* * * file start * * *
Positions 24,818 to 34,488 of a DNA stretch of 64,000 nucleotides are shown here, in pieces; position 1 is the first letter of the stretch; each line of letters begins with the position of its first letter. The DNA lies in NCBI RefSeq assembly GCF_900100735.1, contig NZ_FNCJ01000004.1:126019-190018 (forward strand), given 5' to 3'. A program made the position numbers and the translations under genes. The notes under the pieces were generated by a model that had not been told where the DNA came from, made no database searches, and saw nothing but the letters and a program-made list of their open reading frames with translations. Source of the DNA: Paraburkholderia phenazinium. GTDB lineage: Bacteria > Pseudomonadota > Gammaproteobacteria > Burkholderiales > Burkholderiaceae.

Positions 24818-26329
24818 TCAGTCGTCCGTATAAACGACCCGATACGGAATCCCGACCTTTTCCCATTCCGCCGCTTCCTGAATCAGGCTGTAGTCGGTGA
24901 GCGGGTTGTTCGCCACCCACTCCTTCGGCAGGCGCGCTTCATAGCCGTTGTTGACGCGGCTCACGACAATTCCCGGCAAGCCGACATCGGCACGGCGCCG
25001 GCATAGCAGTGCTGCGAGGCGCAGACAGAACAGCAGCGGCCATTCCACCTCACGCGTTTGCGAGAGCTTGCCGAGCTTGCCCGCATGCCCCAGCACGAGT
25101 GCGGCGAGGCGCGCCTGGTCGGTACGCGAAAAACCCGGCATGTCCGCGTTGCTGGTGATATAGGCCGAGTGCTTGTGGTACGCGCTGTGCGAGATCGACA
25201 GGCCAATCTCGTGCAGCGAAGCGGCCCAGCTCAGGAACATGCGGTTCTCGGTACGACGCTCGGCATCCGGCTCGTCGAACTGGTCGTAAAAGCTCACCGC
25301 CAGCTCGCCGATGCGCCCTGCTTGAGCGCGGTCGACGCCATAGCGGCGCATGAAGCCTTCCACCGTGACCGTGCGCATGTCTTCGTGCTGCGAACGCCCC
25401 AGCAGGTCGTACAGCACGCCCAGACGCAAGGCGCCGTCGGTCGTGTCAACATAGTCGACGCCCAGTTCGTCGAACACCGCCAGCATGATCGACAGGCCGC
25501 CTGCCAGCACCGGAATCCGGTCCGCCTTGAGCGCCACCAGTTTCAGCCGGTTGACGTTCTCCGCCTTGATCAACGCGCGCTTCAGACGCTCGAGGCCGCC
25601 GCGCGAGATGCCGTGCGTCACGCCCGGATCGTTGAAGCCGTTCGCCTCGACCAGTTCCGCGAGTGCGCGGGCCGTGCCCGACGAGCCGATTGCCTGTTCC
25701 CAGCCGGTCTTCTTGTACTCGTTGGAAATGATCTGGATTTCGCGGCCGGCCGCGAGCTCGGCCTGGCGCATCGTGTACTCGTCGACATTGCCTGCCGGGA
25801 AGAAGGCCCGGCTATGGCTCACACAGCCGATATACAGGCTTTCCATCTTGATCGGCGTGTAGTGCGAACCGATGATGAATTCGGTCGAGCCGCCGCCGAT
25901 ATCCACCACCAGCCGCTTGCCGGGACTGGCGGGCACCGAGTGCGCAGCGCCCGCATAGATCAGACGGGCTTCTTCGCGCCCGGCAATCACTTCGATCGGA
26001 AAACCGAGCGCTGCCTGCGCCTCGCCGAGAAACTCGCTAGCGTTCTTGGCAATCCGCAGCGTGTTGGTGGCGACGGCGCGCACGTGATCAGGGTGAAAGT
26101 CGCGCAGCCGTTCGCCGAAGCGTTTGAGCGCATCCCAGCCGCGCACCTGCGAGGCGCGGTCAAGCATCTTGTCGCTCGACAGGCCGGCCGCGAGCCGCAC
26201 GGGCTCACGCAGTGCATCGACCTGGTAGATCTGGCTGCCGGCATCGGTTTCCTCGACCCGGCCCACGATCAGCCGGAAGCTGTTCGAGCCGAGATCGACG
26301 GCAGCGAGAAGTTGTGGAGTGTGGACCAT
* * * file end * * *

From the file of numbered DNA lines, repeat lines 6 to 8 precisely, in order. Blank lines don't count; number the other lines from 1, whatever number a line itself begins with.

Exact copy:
25101 GCGGCGAGGCGCGCCTGGTCGGTACGCGAAAAACCCGGCATGTCCGCGTTGCTGGTGATATAGGCCGAGTGCTTGTGGTACGCGCTGTGCGAGATCGACA
25201 GGCCAATCTCGTGCAGCGAAGCGGCCCAGCTCAGGAACATGCGGTTCTCGGTACGACGCTCGGCATCCGGCTCGTCGAACTGGTCGTAAAAGCTCACCGC
25301 CAGCTCGCCGATGCGCCCTGCTTGAGCGCGGTCGACGCCATAGCGGCGCATGAAGCCTTCCACCGTGACCGTGCGCATGTCTTCGTGCTGCGAACGCCCC